Monday, March 3, 2008

All the Streets and Saints and Sinners

Head nigh into spring, otra primavera colorida en Califas, check your shoelaces and remember to greet the Southern California sun, which has rolled in mightily almost as if to snub the cloudy fog, the remnants of our public sayonara to the poet-mentor. Threaded throughout, are the engines of prose, the need to organize at least of few of these writerly impulses, an incurable curiousity and the need to celebrate who we are and where we live. Couple these with any number of similarly LA-born effusions and you get a flurry that motivates and stimulates.

The Flowers, by Dagoberto Gilb, who likewise rolled through mightily (and oddly enough, during the week we lost the beloved elder) is a perfect place to begin and simply one more lustrous example. On a brief local tour that included a vivid LA Library conversation with poet Marisela Norte, Dago introduced us to his new novel, a rivetting tale told in the elegantly provocative and tastefully restrained prose Gilb is known for. The story is delivered through the precociously muted voice of Sonny Bravo, the proto-antihero who embodies the search for self amidst the chaos of a suburban landscape that we know without a single specific reference to be Los Angeles. The streets team with danger and possibility in a world where black, white and brown dance with shadows and skirt the hidden layer of tension that informs a stark reality grounded in truth and tenderness. 'Nuff said.

With another worthy riff on the streets we've come to know as our own, artist and author J. Michael Walker has concluded his seven year love letter to Los Angeles with a major exhibition at the Autry Museum of Western Heritage. Walker walked the nearly 100 streets in LA named for saints and has created an epic elegy with paintings and drawings that reverberate with meaning and emotion and history. Caught a brief glimpse at the opening and obviously need to go back because it was just too much to absorb during a crowded reception. All of the Saints of the City of Angels is presented in a baroque, very bilingual manner that enhances the intensity of work that addresses contemporary issues of class and race and gender with remarkable sensitivity. Walker is unafraid to speak truth to the dominant elite within their very own sanctums of privilege and cultural power while addressing the turmoil and tension that keep so many of us from connecting with others. A companion hardcover book wasa published as part of the project and a booksigning at Book Soup is scheduled on March 6th.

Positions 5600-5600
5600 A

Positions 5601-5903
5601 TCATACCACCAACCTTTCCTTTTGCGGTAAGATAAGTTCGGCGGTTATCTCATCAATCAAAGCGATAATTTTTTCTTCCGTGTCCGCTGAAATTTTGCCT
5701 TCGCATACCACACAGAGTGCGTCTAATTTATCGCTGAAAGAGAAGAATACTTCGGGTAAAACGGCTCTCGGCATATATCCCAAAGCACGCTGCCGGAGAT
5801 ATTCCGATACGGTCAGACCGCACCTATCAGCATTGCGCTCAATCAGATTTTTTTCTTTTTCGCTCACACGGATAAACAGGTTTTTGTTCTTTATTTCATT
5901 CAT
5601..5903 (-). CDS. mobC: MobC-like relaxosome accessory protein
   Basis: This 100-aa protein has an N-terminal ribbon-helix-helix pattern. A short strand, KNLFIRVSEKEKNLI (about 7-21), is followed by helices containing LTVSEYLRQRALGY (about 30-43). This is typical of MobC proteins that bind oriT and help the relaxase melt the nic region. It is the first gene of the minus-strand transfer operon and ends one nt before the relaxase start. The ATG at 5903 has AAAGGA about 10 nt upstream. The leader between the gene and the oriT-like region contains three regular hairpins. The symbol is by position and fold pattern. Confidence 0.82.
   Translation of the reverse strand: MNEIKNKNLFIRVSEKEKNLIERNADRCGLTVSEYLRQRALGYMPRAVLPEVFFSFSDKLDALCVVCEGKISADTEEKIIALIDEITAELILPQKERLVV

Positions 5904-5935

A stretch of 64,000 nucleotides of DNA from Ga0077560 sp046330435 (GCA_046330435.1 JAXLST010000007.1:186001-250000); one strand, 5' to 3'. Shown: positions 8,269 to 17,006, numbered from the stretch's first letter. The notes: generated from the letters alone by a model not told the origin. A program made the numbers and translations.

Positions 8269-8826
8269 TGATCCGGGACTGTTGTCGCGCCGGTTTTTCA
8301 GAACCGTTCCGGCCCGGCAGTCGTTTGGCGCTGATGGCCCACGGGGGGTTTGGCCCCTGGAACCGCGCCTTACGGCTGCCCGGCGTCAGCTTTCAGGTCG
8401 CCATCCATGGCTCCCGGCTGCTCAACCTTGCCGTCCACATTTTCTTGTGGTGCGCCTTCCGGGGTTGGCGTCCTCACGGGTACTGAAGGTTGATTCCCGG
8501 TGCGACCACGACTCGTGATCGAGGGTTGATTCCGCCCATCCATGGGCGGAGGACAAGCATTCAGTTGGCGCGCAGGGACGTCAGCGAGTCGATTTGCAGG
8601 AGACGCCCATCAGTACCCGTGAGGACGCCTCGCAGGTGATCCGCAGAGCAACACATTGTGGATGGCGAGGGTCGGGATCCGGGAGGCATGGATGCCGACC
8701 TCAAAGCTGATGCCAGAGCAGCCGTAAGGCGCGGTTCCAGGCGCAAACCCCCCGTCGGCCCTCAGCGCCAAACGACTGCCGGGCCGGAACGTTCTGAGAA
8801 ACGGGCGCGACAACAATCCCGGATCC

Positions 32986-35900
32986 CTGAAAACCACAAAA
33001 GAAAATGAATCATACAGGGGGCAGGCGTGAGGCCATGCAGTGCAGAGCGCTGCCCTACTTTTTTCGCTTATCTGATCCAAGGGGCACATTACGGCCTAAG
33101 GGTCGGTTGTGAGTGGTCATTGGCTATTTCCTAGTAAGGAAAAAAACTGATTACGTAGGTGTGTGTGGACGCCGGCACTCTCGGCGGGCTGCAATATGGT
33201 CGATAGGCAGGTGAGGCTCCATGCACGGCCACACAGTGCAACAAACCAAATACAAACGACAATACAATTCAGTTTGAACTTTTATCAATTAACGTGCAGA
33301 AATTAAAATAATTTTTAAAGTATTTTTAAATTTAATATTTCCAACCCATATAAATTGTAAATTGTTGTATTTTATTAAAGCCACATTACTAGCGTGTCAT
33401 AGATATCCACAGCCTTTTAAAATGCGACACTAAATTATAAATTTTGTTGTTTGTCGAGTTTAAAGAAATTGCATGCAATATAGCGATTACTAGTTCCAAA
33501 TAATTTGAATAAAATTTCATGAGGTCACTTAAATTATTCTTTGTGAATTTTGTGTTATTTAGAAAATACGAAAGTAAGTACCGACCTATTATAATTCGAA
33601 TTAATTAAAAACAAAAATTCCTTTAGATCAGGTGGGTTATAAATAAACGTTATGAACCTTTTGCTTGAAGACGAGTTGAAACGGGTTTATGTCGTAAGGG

Others who spoke truth did so in theatrical presentations and panel discussion offered as part of a two day conference on the prison industrial complex and the proliferation of torture and violence as legitimate tools of the state to suppress dissent, interrogate alleged enemies and as part of a multi-million dollar for-profit "correctional" enterprise that makes mass imprisonment and dubious criminalization of our young people big business and a tragic fact of life. On Saturday night, poet, professor and now playwright David Lloyd presented a staged reading of The Press, a play revolving around a painter and a poet imprisoned by a brutal regime. The proceedings, loosely tied together as "The Politics of Art and Imprisonment" took place at the the 24th St. Theatre and were followed on Sunday by an afternoon presentation of a play developed by USC professor Brent Blair and writer/youth activist Mario Rocha--himself once imprisoned for ten years as part of two life sentences for a crime he did not commit. The production culminated with the real parents of real children who have been incarcerated filing across the stage, carrying photographs and sharing their own stories, many with very real tears in their eyes, their voices trembling in English and Spanish. Blair is a cofounder of the Center for Theatre of the Oppressed and Applied Theatre Arts.

1 comment:

Queen of My Imagination said...

I love your blog. I found it when looking at the website for the All Saints Exhibit. I'm adding it to my list. Keep up the lovely work and good luck!